Domestic Violence was decriminalized in Russia this year. The bill was co-authored by two women. (Forgive me: I can’t seem to wrap my head around this idea where there’s any room for tolerance when it comes to women getting hit by men they love.) Homicide is the fourth leading cause of death in American women ages 15-24, and I can’t help but wonder how many of those women were killed by a boyfriend or father-figure. Did you know—though women are just as capable of domestic violence as men—statistically speaking, only male to female violence ends in death or serious injury? Which is another way of saying: I went to the Women’s March in Seneca Falls and cried, because it was the least hated I’d felt in a long time.

This year, I fell in love.

8. He pulled a bouquet of flowers out, from behind the couch… 7. So a blonde burst into tears, out in the parking lot… My best friend said my anxiety was only natural. “Last year was horrible for you, and you’re terrified… Being in love with a real person is terrifying.” And I thought: Why is “real” love so rude and intrusive? Like: I was perfectly happy in pseudo-relationships with guys who’d never even try to love me properly. Why’d he have to come along and wreck a good thing? Sometimes I wonder if I have that same problem Dr. Phil is always accusing anorexics of: Do I want to be alone with my disease? (A high school boyfriend once said, “I don’t get it, it’s like you enjoy being sad.”)

I didn’t know what to do! My life had turned to a Taylor Swift song in a matter of weeks. We were dancing in the kitchen to the sounds of our own voices, with the shades drawn and the TV turned off. Our cell phones were on silent—tucked away and lighting up elsewhere. Free of judgment—among the bottle caps and half-drunk coffee mugs—I found my hand floating to his forearm, without much thought. Heard myself describing him as “too good to be real”. When is it okay to let go and trust someone? (I think of my mom, over coffee, giving advice about love: “You’re never going to know for sure.”)

I had this dream where a brunette, lawyer-type, woman led me to a tunnel. The tunnel was covered in blue pool tiles, and water reflected in golden squiggles on the ceiling. It was unclear where the tunnel led. The woman explained that the ability to see things as they really are was on the other side, objectivity in its purest form. Then everything blurred and fell sideways in that vertigo-way dreams do—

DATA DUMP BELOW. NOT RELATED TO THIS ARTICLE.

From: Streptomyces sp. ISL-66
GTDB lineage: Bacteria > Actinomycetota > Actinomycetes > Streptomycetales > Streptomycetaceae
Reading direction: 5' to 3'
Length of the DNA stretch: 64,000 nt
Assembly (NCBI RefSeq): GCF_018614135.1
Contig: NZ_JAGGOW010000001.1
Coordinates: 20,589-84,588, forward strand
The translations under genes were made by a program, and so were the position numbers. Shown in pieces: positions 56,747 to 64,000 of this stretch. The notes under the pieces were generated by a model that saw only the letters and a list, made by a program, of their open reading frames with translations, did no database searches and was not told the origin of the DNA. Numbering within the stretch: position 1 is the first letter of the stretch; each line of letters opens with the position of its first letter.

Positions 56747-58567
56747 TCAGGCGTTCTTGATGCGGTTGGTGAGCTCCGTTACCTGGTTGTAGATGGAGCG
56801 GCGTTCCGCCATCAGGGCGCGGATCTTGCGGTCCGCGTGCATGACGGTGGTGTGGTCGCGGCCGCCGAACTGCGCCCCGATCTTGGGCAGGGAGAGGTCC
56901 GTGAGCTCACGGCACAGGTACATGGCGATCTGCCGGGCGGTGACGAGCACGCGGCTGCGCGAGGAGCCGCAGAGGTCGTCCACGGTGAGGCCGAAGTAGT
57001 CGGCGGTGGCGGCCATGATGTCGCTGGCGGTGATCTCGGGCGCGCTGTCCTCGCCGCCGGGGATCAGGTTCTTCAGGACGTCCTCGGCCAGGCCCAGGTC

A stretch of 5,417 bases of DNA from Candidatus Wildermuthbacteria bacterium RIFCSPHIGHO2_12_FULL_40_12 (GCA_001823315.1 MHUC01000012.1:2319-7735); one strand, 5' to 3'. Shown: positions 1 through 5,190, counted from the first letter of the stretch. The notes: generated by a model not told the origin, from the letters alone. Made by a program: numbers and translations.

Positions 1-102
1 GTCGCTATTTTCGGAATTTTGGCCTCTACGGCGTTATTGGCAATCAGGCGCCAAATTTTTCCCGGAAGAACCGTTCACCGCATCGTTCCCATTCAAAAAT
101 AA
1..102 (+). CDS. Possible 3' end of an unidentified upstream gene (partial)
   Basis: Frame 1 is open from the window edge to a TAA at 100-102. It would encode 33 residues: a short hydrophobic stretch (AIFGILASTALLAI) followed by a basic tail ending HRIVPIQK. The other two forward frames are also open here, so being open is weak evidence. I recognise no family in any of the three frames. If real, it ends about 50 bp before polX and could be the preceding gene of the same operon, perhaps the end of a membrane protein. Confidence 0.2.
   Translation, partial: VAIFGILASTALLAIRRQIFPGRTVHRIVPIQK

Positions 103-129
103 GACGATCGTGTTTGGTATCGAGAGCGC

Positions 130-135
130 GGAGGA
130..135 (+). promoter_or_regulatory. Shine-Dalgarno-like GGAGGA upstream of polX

Back to black holes.

What if being swallowed by a black hole is all a New Year is? The same old reality, with a few variations: A 69th moon is orbiting Jupiter; Time Crystals are a physical certainty; Another mass shooting, and another mass shooting, and another, is cemented in history; Mass extinction is deemed a possibility; A Total Solar Eclipse has come and gone; Girl Scouts can be Boy Scouts; Some stars have exploded and some people have just started existing…

I read this list of words for complex emotions on Thought Catalog. One that resonated in particular was “Sonder”, defined as: “The realization that each random passerby is living a life as vivid and complex as your own…”

Sonder used to overwhelm me, used to make me believe I should be doing more than I was—made me hopeless with the thought that I would never be big enough. It sharpened my awareness: Everything is a mere particle to something else; an ant is to a human, as the earth is to the sun, as the sun is to the universe and everything else… But this year, I decided: Even particles can stand out. I re-thought of all my favorite artists as tiny crumbs: Lady Gaga is a fleck of silver glitter, on a piece of pink construction paper; Virginia Woolf is a water molecule in a Cumulus cloud, reincarnated as a blue eye contact… (I have often described myself as Cheeto dust, though it’d be cool if I turned out to be plain dirt. Dirt can be mud, and mud can be elephant sun block. Which, as dirt, is what I would aspire to be.)

6. Out of nowhere, he decides to fold… 5. So a blonde screams across what feels like a decade of lost love: YOU DON’T JUST LEAVE PEOPLE AT THE FIRST PANG OF DOUBT… You know, just because the earth’s dirt doesn’t mean we should treat her that way. Still: Earth Day came and went. Donald Trump decided to pull out of the Paris Climate Agreement—after already signing an executive order that would revoke or negate numerous policies that dealt with climate change. (President Obama initially made the agreement with Paris and administered the revoked orders.)

Is it just me or is Donald Trump, like, insanely jealous of Obama?

I mean, whatever; humans are jealous creatures by nature. We steal from nature, out of jealousy, all the time. Ivory, tortoise shell, endless varieties of fur, the heads and tails and hides of “exotic” beasts… I Googled a picture of a harvested sea turtle, his shell was cracked with bits of sore-red peeking out. It looked how a hangnail feels—if the hangnail were hopeless and all over someone’s back. When I see stuff like that, I wish I could turn to someone and say: It’s narcissistic to assume an admirable quality belonging to something else would be of better use to you and, therefore, is yours for the taking. (This sentiment extends to everything, and jealousy constructs nothing, so I’m considering this as a resolution: To always tell the truth about the good that isn’t mine, maybe.)